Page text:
Weaving and other uses of fiber. When green lechuguilla leaves are pounded, the plants fibers can easily be separated and used for weaving and sewing. In Mexico, the fibers of lechuguilla are known as ixtle, a term also applied to the fibers of other agave and yucca species. The strong lechuguilla fibers are used to fashion rope as well as brushes, and a cottage industry that separates the fibers for rope production survives in northern Mexico to this day. This modern usage of lechuguilla fiber pales by comparison to its documented uses in the Lower Pecos Canyonlands. Lechuguilla fiber was used to make cord, rope, nets, baskets, sandals and more. Any time a strong fiber, similar in strength to what is known today as carpet thread, was needed, lechuguilla could be used. At Hinds Cave, fragments of lechuguilla (and yucca) cordage or rope were found in almost every bucket of excavation fill that archeologists screened.

Food: As a food source, lechuguilla was sought out for the carbohydrates contained in the central stem and attached lower leaf bases, sometimes referred to collectively as the heart. The heart of the plant is rich in carbohydrates, but these are very complex, long-chain sugars that must be broken down by prolonged heating (baking) before they are edible. The baking is also needed to break down the toxic sap. Native peoples baked lechuguilla in earth-covered cooking pits known as earth ovens.

Although lechuguilla can be harvested and baked any time of the year, the maximum amount of sugars are present during wet periods just prior to the time a mature plant sends up its flower stalk. The sugars are, in effect, stored energy that the plant draws on to flower. During droughts the plant is stressed and contains little sugar relative to toxic compounds and fiber. After sending up its flower stalk, the plant’s energy is spent and it usually dies. Because it can take up to 30 years for a plant to mature, lechuguilla stands can be easily over harvested, especially if smaller, less ideal plants are removed out of desperation or for non-food use. Heavily harvested stands may take several decades to recover.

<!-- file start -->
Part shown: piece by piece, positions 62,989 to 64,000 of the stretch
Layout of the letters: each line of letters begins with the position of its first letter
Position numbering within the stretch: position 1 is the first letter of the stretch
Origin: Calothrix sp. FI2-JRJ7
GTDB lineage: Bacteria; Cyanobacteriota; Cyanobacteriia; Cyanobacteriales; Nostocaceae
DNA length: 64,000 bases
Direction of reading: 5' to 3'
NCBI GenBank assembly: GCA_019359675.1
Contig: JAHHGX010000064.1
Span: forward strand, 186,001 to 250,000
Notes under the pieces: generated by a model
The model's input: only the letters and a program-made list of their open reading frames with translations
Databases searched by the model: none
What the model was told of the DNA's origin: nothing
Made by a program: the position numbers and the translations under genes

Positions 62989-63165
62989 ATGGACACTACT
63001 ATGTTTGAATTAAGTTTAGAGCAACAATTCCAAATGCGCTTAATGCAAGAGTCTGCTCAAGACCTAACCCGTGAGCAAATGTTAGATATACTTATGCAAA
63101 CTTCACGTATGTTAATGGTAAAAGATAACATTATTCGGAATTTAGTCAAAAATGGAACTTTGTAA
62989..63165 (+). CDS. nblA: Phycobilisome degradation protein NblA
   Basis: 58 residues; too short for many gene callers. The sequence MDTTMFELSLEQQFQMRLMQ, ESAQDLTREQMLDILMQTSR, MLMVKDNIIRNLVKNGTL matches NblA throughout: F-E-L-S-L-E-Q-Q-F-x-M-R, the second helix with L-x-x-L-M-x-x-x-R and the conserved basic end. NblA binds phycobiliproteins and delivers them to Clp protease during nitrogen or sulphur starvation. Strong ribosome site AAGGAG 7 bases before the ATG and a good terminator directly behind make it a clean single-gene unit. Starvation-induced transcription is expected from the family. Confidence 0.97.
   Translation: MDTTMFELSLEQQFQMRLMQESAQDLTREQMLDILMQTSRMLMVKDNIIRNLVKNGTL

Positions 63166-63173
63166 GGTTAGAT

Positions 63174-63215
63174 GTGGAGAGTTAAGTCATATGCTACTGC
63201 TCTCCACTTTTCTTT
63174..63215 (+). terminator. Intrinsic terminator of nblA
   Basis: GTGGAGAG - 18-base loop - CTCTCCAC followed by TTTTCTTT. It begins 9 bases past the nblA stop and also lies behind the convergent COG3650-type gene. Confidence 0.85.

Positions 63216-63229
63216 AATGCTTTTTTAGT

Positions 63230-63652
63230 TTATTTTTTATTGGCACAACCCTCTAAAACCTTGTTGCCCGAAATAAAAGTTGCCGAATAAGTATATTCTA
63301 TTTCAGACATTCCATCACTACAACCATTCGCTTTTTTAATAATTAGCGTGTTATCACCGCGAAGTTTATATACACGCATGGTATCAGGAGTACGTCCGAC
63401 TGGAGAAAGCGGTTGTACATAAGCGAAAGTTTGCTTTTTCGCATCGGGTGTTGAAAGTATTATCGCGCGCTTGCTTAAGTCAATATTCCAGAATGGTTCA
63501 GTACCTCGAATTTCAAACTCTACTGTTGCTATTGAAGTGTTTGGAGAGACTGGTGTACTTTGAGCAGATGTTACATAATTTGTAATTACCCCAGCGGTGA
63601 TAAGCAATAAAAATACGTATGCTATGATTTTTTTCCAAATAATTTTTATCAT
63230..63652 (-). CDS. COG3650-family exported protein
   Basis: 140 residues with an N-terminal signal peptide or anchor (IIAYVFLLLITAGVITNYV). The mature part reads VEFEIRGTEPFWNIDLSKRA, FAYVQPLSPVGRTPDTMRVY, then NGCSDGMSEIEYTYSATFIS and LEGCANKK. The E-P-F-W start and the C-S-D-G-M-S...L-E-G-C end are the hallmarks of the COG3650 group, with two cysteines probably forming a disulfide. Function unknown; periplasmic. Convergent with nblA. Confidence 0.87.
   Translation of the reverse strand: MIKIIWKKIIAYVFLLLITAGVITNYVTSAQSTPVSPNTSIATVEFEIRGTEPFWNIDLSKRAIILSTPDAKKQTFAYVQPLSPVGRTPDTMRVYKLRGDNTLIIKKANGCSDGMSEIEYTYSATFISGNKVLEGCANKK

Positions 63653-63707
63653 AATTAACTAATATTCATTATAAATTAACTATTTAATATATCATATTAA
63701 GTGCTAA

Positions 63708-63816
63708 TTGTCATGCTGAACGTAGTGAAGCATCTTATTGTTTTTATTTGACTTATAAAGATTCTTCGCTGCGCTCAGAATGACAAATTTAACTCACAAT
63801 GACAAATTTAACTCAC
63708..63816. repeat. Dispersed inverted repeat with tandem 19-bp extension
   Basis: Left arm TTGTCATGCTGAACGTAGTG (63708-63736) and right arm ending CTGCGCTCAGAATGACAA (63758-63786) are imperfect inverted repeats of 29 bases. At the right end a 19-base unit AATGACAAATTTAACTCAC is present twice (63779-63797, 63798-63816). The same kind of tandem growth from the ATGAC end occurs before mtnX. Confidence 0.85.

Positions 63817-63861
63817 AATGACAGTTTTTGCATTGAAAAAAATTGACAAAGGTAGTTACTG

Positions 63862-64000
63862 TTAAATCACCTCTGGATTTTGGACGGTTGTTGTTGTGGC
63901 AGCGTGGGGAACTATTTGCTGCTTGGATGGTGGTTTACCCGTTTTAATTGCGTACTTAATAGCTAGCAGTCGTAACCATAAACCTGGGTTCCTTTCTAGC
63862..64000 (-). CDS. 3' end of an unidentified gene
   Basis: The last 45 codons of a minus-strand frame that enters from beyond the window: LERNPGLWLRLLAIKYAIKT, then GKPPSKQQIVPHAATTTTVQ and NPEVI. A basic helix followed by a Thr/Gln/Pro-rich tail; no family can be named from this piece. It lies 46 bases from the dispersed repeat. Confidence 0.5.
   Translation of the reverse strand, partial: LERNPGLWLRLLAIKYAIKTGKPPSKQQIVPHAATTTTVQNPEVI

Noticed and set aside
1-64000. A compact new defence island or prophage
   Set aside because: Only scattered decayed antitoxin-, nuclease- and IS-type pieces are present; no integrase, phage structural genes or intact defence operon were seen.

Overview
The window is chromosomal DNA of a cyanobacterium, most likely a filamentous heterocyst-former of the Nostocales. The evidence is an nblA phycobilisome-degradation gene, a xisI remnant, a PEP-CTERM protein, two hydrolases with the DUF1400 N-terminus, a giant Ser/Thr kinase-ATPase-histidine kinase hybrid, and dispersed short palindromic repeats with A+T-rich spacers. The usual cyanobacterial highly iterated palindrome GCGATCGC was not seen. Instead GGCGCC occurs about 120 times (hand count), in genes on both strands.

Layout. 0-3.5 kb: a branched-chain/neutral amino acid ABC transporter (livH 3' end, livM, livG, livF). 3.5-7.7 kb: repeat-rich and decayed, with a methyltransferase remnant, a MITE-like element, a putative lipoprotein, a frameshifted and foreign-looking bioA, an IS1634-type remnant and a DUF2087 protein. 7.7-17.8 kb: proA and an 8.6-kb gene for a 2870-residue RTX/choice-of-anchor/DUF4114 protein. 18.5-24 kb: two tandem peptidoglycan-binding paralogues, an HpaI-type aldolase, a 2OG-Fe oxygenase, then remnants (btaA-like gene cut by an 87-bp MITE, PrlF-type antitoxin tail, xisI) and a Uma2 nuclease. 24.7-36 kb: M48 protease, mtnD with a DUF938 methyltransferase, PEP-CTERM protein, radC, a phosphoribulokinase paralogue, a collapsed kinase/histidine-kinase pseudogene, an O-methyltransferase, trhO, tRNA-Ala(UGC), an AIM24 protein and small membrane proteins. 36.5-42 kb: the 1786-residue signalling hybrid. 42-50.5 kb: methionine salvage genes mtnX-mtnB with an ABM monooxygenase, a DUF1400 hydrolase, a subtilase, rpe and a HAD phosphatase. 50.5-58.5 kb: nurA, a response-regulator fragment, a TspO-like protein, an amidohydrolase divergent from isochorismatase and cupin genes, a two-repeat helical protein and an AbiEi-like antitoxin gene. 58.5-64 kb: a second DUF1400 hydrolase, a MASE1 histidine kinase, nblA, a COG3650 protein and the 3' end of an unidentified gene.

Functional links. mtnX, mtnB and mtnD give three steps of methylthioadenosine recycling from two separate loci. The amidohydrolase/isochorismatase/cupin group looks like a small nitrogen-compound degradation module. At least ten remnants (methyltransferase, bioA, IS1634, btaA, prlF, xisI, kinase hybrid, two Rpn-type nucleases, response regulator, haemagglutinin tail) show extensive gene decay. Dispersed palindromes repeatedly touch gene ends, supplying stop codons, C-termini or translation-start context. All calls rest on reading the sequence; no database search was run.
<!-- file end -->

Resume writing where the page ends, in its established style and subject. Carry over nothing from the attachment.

To harvest the plant, a strong hardwood digging stick or modern equivalent must be used to pry up the tenacious plant or sever the central stem from the roots. Given its preferred rocky habitat, this requires expertise or lots of persistence. Once the plant is removed from the ground, the leaves are trimmed off close to the central stalk with a sharp stone or metal knife. Only the leaf bases (the part that attach to the stem) are potentially edible. Once cooked, the trimmed leaves are eaten somewhat like an artichoke leaf, albeit a very tough, chewy artichoke leaf.

Once trimmed lechuguilla stalks are amassed, they are cooked in a 5-step process in an earth oven.

1) Prepare abroad, shallow pit with sloping walls (about 20-24 inches deep by 5 to 7 feet wide). Loosely stack approximately 450 pounds of wood (branches) and place 515 pounds of large rock into the wood. (See Oven Sequence 1 and 2)

2) Let it burn until only hot coals are left. By now the heat has been transferred from the burning wood to the rocks, which act as a heating element. (Oven Sequence 3)